Several clinical studies have been performed with P2X7R antagonists. Results with AZD9056 (142) and CE-224,535 (145) (Duplantier et al., 2011) in rheumatoid arthritis were published (Keystone et al., 2012; Stock et al., 2012). Both drugs failed to show a clear benefit for the patients. Related, more lipophilic benzamide derivatives (143, 144) were reported to show brain penetration (Wilkinson et al., 2014). These structures indicate that the P2X7 receptor tolerates very bulky residues, like cycloheptyl, adamantyl and related ring systems. Several other P2X7 antagonists that penetrate well into the brain have recently been described, including GSK1482160 (146), which has been prepared in 11C-labeled form to provide a ligand for positron emission tomography (PET) studies (Gao et al., 2015), JNJ-47865567 (147) (Letavic et al., 2013; Bhattacharya et al., 2013), JNJ-42253432 (148) (Lord et al., 2014) and the triazolopyrazinylmethanone 149 (Rudolph et al., 2015). A novel, useful 3H-labeled antagonist radioligand, [3H]JNJ-54232334 (150) has been reported (Lord et al, 2015).
Many novel ligands are now available as pharmacological tool compounds to define action at subtypes of the ARs, P2YRs and P2XRs in the nervous system. We have attempted to focus on the most useful agents in this review. The development of SAR at the adenosine receptors, and to a lesser extent at P2Y and P2XRs, has led to therapeutic concepts and experimental agents for treatment of diseases of the nervous system. Some of these compounds, including A1 and A3 AR agonists, A2A antagonists, P2Y1R and P2Y12R antagonists, and P2X3R, P2X4R and P2X7R antagonists, are potentially useful in disorders of the nervous system, such as chronic pain, neurodegeneration and brain injury. Researchers using these compounds should carefully consider the pharmacological properties as reported in primary literature to avoid their improper application. For example, the selectivity defined for some of the AR agonists and antagonists that were deemed selective for the A1AR or A3AR has been revised with updated pharmacological characterization. Notably, species differences occur frequently leading to a reduction in selectivity ratios in certain species. Also, many of the P2R ligands still lack bioavailability due to charged groups or hydrolytic (either enzymatic or chemical) instability.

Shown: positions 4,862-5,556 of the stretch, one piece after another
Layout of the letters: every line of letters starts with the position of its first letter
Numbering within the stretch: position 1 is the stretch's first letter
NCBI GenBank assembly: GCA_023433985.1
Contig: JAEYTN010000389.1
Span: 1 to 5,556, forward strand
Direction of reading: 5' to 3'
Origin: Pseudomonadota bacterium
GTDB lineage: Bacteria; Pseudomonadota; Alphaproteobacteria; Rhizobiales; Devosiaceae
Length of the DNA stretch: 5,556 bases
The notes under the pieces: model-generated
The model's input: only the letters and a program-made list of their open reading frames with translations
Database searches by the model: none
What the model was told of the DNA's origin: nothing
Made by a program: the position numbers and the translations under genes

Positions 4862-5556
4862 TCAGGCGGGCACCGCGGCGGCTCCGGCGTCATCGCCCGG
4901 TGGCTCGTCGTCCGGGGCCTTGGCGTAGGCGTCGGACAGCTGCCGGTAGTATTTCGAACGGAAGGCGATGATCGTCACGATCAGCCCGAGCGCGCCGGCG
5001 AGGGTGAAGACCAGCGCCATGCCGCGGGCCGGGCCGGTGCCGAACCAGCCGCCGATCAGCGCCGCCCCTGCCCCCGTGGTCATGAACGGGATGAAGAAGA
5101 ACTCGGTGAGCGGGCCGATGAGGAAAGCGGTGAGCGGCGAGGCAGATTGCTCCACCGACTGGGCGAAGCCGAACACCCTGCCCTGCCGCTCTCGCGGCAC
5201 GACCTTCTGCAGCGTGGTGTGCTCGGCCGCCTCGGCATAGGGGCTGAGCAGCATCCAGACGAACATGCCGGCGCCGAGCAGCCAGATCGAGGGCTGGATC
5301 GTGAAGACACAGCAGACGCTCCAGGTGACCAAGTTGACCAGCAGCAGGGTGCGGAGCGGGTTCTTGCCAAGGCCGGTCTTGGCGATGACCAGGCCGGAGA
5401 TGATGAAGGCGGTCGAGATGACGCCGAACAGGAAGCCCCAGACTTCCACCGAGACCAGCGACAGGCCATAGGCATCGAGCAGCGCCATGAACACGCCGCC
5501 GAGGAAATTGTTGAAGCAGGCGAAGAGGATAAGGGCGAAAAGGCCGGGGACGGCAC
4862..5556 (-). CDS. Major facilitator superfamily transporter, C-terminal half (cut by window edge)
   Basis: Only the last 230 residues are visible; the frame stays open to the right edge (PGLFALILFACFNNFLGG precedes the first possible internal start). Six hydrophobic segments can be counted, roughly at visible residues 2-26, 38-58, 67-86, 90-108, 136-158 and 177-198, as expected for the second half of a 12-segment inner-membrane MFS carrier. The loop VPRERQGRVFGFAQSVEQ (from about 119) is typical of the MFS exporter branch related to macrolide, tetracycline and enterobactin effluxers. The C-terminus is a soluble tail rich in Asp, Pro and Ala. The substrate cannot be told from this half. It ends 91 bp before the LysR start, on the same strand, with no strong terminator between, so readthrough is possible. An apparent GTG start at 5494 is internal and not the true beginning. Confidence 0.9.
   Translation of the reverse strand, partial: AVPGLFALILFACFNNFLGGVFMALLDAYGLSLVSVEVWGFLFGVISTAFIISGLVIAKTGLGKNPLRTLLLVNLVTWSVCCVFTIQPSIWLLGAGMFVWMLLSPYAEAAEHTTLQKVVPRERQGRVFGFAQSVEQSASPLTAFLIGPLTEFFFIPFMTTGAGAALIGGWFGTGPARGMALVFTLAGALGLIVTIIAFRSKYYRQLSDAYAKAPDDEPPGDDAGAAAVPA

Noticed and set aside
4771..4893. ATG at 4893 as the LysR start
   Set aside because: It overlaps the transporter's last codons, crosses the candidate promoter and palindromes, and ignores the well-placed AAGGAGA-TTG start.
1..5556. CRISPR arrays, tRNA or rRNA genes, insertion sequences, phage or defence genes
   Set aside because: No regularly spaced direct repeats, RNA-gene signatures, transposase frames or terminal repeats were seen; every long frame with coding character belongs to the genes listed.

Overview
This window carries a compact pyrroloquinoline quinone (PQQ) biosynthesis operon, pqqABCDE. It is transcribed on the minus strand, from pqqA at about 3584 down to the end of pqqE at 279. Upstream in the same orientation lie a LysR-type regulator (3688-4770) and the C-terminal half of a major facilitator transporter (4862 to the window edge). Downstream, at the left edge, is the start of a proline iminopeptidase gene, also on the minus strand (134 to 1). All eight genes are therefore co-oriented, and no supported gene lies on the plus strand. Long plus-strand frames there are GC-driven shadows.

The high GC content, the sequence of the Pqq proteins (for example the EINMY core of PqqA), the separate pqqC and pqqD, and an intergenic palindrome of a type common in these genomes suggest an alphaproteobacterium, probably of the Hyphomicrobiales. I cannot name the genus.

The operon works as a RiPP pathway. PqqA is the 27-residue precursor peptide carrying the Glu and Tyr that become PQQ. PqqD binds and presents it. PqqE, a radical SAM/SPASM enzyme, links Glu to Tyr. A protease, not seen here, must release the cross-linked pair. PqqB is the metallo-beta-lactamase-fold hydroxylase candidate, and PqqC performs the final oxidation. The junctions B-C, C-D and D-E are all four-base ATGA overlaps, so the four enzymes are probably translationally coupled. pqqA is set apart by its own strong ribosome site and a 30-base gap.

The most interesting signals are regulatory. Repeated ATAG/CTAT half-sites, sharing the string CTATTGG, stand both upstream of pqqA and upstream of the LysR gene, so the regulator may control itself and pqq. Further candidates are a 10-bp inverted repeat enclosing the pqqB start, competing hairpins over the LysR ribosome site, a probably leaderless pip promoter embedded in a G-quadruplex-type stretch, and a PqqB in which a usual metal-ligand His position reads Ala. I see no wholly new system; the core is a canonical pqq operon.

The ligand development is continuing; thus, there is reason to expect that subtypes that do not yet have definitive agonist or antagonist ligands will have them in coming years. Although very selective ligands already exist for ARs and there are fewer definitive P2XR and P2YR ligands, the therapeutic potential of selectively modulating these receptors is continuing to gain interest in such fields as cancer, inflammation, pain, diabetes, ischemic protection and many other conditions. X-ray crystallographic structures of the AR and P2YR families have shifted the mode of ligand discovery to structure-based approaches rather than previous empirical approaches. The X-ray structures can be utilized either for in silico screening of chemically diverse libraries for novel ligands or for enhancement of the properties of known ligands by chemical modification. Although X-ray structures of the P2X4R have been reported, there is scant structural information about ligand recognition in this class of trimeric ion channels. There are currently no ligands that are selective for different combinations of P2X subunits. In summary, there are definitive selective agonists and antagonists for all of the ARs and some of the P2YRs, but the pharmacochemistry of P2XRs is still in nascent stages.